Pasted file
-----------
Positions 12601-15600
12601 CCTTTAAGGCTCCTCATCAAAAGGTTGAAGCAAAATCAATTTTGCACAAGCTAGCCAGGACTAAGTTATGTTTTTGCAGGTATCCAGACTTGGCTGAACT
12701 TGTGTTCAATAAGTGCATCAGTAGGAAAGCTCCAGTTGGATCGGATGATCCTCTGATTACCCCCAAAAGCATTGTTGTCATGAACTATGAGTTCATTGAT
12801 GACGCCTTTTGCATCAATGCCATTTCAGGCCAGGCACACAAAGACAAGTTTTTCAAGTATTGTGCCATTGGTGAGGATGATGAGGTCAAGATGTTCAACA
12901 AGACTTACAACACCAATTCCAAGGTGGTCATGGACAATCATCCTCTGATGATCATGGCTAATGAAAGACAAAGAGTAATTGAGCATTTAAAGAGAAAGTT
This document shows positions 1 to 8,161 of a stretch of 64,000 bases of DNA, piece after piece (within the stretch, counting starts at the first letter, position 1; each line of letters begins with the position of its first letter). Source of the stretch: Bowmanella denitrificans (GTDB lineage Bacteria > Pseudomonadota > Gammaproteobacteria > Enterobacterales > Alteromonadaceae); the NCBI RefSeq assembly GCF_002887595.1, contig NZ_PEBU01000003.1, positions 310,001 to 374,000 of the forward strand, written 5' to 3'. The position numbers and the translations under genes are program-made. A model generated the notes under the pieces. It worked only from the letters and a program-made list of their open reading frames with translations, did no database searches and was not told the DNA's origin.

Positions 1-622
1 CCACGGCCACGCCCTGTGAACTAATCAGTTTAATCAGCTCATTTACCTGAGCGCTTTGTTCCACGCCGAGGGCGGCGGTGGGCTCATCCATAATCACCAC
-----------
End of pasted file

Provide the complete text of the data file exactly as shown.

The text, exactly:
Positions 12601-15600
12601 CCTTTAAGGCTCCTCATCAAAAGGTTGAAGCAAAATCAATTTTGCACAAGCTAGCCAGGACTAAGTTATGTTTTTGCAGGTATCCAGACTTGGCTGAACT
12701 TGTGTTCAATAAGTGCATCAGTAGGAAAGCTCCAGTTGGATCGGATGATCCTCTGATTACCCCCAAAAGCATTGTTGTCATGAACTATGAGTTCATTGAT
12801 GACGCCTTTTGCATCAATGCCATTTCAGGCCAGGCACACAAAGACAAGTTTTTCAAGTATTGTGCCATTGGTGAGGATGATGAGGTCAAGATGTTCAACA
12901 AGACTTACAACACCAATTCCAAGGTGGTCATGGACAATCATCCTCTGATGATCATGGCTAATGAAAGACAAAGAGTAATTGAGCATTTAAAGAGAAAGTT
This document shows positions 1 to 8,161 of a stretch of 64,000 bases of DNA, piece after piece (within the stretch, counting starts at the first letter, position 1; each line of letters begins with the position of its first letter). Source of the stretch: Bowmanella denitrificans (GTDB lineage Bacteria > Pseudomonadota > Gammaproteobacteria > Enterobacterales > Alteromonadaceae); the NCBI RefSeq assembly GCF_002887595.1, contig NZ_PEBU01000003.1, positions 310,001 to 374,000 of the forward strand, written 5' to 3'. The position numbers and the translations under genes are program-made. A model generated the notes under the pieces. It worked only from the letters and a program-made list of their open reading frames with translations, did no database searches and was not told the DNA's origin.

Positions 1-622
1 CCACGGCCACGCCCTGTGAACTAATCAGTTTAATCAGCTCATTTACCTGAGCGCTTTGTTCCACGCCGAGGGCGGCGGTGGGCTCATCCATAATCACCAC